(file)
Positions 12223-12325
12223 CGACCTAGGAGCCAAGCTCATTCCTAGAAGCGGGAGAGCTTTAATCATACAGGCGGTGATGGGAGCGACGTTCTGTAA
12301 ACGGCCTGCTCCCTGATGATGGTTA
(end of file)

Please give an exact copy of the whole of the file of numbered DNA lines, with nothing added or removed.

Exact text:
Positions 12223-12325
12223 CGACCTAGGAGCCAAGCTCATTCCTAGAAGCGGGAGAGCTTTAATCATACAGGCGGTGATGGGAGCGACGTTCTGTAA
12301 ACGGCCTGCTCCCTGATGATGGTTA